This webinar series includes the presentations and the audience QAs recorded from the live broadcast and the associated slide handouts. If you would like continuing education credit for the webinars, click on the links in the table below to access the webinars + CME/CMLE or webinars + SAM
Neal Lindeman, MD
Eric H. Bernicker, MD
Dara Aisner, MD, PhD
Lynette M. Sholl, MD
Sinchita Roy-Chowdhuri, MD, PhD
Christopher R. Gilbert, DO, MS, FCCP
Series Description: Over the past 10 years, understanding of oncogenic signal transduction pathways has fundamentally altered the treatment paradigm for advanced NSCLC, leading to personalized treatment. As a result, diagnosing and treating NSCLC has evolved from a relatively simple “one-size-fits-all” approach to an extremely complex algorithm that requires personalized treatment plans.
This free online learning experience is aimed at breaking down barriers to testing and treatment in Non-Small Cell Lung Cancer (NSCLC). Hear from world-renowned experts and explore best practices in test ordering, sample collection, and test interpretation with the goal of improving patient care.
Webinars include: (Click "Topic" tab for descriptions)
Molecular Testing Guideline for Selection of Lung Cancer Patients - Revision
Speaker: Neal Lindeman
Recorded: May 29, 2018
Best Practices in NSCLC Small Specimen Collection for Clinicians
Speaker: Eric Bernicker
Recorded: June 20, 2018
Best Practices in Small Specimen Management for Laboratory Professionals
Speaker: Dara Aisner
Recorded: August 16, 2018
Liquid Biopsies – Promises and Pitfalls
Recorded: October 9, 2018
Best Practices in Test Ordering
Speakers: Sinchita Roy-Chowdhuri and Christopher R. Gilbert
Recorded: December 13, 2018
Duration: 5 hr
Level of Instruction: Basic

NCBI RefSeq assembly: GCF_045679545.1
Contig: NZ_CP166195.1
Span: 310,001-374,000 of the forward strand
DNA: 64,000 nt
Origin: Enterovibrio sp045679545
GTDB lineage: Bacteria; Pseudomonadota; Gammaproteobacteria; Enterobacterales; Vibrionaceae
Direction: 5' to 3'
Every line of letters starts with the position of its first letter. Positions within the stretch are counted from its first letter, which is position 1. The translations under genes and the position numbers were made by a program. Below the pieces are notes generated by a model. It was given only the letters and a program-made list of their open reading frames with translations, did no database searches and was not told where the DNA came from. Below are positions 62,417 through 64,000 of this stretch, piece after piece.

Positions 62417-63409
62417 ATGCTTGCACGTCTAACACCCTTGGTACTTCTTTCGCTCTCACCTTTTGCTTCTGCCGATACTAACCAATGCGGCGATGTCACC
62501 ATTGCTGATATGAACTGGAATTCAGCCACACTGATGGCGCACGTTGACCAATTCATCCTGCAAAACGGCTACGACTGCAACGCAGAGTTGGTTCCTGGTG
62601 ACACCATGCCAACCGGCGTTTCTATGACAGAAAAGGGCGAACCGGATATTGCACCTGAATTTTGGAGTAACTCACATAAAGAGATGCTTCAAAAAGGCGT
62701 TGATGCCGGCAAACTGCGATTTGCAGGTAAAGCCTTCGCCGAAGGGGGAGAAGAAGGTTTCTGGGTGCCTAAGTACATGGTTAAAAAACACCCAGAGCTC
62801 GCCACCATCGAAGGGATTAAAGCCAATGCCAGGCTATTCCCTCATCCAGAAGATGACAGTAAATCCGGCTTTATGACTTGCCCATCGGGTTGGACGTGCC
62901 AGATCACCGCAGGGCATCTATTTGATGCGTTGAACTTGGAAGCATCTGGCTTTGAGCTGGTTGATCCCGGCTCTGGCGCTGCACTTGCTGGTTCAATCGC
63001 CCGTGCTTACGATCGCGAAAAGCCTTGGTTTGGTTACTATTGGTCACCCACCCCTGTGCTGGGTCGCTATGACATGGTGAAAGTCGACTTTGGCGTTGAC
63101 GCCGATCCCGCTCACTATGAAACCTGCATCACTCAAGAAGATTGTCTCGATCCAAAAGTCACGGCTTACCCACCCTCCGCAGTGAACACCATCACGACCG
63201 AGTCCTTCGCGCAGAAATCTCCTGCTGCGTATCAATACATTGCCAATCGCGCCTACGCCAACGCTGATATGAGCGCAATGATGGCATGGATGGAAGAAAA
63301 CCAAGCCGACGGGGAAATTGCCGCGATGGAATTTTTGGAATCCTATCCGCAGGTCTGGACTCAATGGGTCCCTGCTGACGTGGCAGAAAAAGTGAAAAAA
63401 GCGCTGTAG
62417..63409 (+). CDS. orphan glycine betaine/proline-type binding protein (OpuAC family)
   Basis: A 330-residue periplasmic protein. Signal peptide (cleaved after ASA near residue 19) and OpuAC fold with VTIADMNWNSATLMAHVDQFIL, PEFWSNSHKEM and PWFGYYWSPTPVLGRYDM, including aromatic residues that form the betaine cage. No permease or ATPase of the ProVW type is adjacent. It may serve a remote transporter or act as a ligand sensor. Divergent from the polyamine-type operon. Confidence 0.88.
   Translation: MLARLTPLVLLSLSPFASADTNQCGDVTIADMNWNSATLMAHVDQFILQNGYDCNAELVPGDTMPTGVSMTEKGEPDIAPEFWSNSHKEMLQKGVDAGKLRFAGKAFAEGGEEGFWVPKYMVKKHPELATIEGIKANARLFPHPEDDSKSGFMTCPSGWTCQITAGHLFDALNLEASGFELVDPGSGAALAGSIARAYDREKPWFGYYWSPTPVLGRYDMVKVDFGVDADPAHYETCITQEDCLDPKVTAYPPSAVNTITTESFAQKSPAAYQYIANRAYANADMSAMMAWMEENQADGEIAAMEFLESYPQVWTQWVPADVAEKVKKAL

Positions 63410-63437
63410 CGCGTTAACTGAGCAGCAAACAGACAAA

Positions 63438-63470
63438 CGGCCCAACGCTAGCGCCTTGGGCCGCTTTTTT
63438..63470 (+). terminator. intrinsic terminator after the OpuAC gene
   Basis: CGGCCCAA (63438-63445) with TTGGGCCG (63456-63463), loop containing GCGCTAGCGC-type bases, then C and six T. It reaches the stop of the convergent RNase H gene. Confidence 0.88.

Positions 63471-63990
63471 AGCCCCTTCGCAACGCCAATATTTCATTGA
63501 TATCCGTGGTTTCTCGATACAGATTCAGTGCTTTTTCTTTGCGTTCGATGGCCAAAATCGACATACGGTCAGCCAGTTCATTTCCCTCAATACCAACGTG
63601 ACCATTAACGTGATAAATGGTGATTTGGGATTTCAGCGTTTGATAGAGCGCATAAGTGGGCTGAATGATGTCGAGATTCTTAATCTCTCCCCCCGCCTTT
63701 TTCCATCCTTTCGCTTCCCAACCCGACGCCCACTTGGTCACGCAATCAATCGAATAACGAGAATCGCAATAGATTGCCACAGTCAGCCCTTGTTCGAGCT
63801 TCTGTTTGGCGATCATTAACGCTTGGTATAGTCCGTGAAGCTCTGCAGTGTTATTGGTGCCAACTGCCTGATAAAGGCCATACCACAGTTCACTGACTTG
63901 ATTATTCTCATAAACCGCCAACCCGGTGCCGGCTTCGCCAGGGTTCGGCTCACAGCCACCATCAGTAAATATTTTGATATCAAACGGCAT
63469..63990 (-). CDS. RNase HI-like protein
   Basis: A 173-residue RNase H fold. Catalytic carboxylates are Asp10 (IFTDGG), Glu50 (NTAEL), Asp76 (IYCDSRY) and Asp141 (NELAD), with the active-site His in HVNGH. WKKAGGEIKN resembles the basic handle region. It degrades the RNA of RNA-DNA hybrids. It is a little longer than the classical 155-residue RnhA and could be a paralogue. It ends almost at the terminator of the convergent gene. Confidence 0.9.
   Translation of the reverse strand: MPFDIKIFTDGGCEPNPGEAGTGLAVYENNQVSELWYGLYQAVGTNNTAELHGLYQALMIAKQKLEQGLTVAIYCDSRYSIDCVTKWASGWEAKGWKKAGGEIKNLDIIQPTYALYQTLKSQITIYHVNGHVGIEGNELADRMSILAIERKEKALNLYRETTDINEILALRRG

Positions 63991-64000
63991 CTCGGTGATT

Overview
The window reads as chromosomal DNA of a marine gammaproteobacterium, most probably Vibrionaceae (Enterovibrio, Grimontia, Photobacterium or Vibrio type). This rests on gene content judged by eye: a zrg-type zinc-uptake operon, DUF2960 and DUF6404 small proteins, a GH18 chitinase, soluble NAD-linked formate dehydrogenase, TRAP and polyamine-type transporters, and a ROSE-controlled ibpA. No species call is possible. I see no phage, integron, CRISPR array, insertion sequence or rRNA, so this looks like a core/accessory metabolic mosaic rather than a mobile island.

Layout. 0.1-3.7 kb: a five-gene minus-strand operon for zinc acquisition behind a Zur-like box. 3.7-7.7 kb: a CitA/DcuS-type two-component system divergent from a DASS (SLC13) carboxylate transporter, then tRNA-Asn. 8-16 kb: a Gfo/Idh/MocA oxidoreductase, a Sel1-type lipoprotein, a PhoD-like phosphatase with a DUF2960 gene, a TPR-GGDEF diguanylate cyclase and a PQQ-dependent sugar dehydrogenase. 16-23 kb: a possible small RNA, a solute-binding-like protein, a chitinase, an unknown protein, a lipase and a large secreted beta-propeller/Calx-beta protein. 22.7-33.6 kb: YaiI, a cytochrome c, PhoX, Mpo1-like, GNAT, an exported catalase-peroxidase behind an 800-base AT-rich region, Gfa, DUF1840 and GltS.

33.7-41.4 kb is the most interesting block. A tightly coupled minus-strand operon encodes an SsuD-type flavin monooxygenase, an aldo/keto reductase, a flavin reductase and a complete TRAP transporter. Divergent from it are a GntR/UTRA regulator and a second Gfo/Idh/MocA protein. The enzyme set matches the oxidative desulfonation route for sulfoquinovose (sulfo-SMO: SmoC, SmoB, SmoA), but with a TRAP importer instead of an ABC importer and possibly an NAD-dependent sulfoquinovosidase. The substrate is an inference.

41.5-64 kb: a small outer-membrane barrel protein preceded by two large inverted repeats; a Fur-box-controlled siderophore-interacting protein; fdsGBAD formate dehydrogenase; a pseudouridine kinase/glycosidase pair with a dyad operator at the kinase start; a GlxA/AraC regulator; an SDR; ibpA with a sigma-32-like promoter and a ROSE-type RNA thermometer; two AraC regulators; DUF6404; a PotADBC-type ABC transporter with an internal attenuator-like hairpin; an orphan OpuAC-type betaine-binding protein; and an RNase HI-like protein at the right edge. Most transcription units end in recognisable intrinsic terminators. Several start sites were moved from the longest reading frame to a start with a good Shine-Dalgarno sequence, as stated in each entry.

Add the entire series into your classroom by clicking "Add to Basket" button located on the right.
Add individual webinars into your classroom by clicking on the "Purchase Individual Topics" button on the right. Select the particular webinar(s) that you would like and proceed through checkout.
This webinar is a five-part series aimed at breaking down barriers to NSCLC testing and treatment. If you'd like more information about the series go here.
Supported by an educational grant provided by AstraZeneca
Click on the links below to access continuing education credit.
No digital files may be reproduced or transmitted in any form, by any means, electronic or mechanical. By purchasing a product, you agree to not share any of the course materials, including videos, downloadable slide presentations, outlines, manuscripts, etc. without explicit and written permission from AMP.
May 29, 2018
Explain how targeted therapies are selected for patients with advanced adenocarcinoma of the lung.
Evaluate how the evidence published since the original 2013 guideline have been impacted by new observations and evidence since the first guideline.
Explain how molecular pathologists would utilize the recommendations in clinical practice using a case-based learning approach.
Discuss the need for repeat biopsies upon progression so that therapies that target mechanisms of acquired resistance can be appropriately utilized.
Identify key obstacles to ensuring adequate tissue availability for molecular analysis in new diagnosis samples of NSCLC.
Review the new recommendations for lung cancer biomarker testing, their impact on patient care, and appropriate methods of testing (pre-analytic, analytic and post analytic actions).
Identify factors that may lead to discrepant results when comparing tumor genomic alterations across platforms or biopsy types.
Discuss approaches for optimal tissue processing to maximize chances of ensuring successful molecular testing in NSCLC specimens.
Identify key obstacles to ensuring adequate specimen collection for molecular analysis in NSCLC patients.
Elaborate on technical approaches to the specimen handling and laboratory processes which can maximize tissue preservation for molecular testing while maintaining diagnostic integrity.
Recognize the biological and technical challenges that limit the sensitivity of liquid biopsy.